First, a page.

Phototaxis, Host Cues, and Host-Plant Finding in a Monophagous Weevil, Rhinoncomimus latipes
- First Online:
- Cite this article as:
- Smith, J.R. & Hough-Goldstein, J. J Insect Behav (2013) 26: 109. doi:10.1007/s10905-012-9343-7
- 296 Downloads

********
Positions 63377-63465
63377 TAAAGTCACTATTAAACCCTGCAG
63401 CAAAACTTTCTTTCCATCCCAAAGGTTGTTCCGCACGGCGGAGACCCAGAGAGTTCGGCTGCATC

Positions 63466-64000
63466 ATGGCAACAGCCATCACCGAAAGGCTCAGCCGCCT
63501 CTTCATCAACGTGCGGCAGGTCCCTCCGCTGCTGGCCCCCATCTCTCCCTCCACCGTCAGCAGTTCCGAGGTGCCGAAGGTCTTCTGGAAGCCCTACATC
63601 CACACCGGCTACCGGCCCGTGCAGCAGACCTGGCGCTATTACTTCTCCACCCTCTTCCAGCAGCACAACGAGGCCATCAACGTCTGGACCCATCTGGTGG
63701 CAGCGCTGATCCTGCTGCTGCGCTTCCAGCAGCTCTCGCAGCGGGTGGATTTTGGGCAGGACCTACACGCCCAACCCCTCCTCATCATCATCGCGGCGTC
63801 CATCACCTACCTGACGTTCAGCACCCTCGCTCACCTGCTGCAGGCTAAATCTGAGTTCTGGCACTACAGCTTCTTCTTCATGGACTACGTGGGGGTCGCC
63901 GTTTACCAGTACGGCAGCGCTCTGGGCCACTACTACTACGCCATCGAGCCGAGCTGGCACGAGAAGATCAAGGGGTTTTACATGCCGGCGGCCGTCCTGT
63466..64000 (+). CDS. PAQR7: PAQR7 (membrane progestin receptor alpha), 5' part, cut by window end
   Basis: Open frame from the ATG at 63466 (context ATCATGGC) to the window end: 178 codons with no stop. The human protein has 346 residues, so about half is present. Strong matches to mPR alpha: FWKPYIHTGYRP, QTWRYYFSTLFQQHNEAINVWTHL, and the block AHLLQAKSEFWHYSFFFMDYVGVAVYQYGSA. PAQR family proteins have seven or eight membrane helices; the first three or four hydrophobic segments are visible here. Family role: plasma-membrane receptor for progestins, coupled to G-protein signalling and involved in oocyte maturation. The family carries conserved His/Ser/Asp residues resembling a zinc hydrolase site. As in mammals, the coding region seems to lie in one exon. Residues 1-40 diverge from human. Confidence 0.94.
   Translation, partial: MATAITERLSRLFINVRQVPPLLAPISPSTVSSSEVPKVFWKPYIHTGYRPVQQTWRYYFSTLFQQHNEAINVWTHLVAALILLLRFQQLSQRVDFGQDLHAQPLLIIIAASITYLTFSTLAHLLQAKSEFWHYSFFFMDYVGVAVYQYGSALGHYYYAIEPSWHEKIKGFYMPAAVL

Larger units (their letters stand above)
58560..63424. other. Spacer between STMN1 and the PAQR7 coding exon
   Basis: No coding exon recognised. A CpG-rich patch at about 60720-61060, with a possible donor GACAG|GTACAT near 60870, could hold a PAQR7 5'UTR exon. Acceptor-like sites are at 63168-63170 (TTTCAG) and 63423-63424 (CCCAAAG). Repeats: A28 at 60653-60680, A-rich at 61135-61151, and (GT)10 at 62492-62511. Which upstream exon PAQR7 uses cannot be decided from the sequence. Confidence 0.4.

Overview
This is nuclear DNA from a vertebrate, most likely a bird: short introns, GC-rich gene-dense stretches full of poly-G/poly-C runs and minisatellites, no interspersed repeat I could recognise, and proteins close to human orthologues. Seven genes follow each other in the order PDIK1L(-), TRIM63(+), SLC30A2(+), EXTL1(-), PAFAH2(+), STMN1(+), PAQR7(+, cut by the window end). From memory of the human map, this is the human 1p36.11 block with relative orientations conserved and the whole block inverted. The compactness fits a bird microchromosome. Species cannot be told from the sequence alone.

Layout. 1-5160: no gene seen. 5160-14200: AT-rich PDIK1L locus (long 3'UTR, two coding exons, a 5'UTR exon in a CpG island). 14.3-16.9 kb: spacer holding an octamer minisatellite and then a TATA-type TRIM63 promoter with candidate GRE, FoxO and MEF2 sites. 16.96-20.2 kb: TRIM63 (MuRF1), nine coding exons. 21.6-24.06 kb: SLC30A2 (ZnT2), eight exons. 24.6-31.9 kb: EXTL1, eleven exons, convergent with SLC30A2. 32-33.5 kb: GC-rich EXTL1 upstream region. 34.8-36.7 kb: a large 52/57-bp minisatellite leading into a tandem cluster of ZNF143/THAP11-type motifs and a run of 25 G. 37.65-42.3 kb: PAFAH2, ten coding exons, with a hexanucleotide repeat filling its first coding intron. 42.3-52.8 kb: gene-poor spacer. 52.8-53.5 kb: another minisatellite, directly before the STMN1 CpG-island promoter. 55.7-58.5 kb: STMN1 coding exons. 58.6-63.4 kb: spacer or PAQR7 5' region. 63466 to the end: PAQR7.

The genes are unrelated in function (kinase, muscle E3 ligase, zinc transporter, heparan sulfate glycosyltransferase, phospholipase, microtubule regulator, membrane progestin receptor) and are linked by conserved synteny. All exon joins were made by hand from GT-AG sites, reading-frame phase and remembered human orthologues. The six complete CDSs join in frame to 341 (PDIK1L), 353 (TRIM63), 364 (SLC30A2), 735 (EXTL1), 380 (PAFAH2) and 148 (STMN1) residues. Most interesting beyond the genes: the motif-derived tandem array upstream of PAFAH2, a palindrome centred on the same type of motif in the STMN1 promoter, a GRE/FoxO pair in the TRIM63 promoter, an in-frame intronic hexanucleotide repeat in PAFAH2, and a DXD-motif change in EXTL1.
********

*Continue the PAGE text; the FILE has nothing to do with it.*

Rhinoncomimus latipes is a monophagous weevil used as a biological control agent for Persicaria perfoliata in the eastern United States. Density of adult R. latipes and resulting feeding damage has been shown to be higher in the sun than in the shade. This study aimed to determine whether phototaxis, sensitivity to enhanced host cues from healthier sun-grown plants, or a combination is driving this behavior by the weevil. A series of greenhouse choice tests between various combinations of plant and light conditions showed that R. latipes is positively phototactic, responsive to host cues, and preferentially attracted to sun-grown plants over shade-grown plants. From our experiments, we hypothesize two phases of dispersal and host finding in R. latipes. The initial stage is controlled primarily by phototaxis, whereas the later stage is controlled jointly by host cues and light conditions.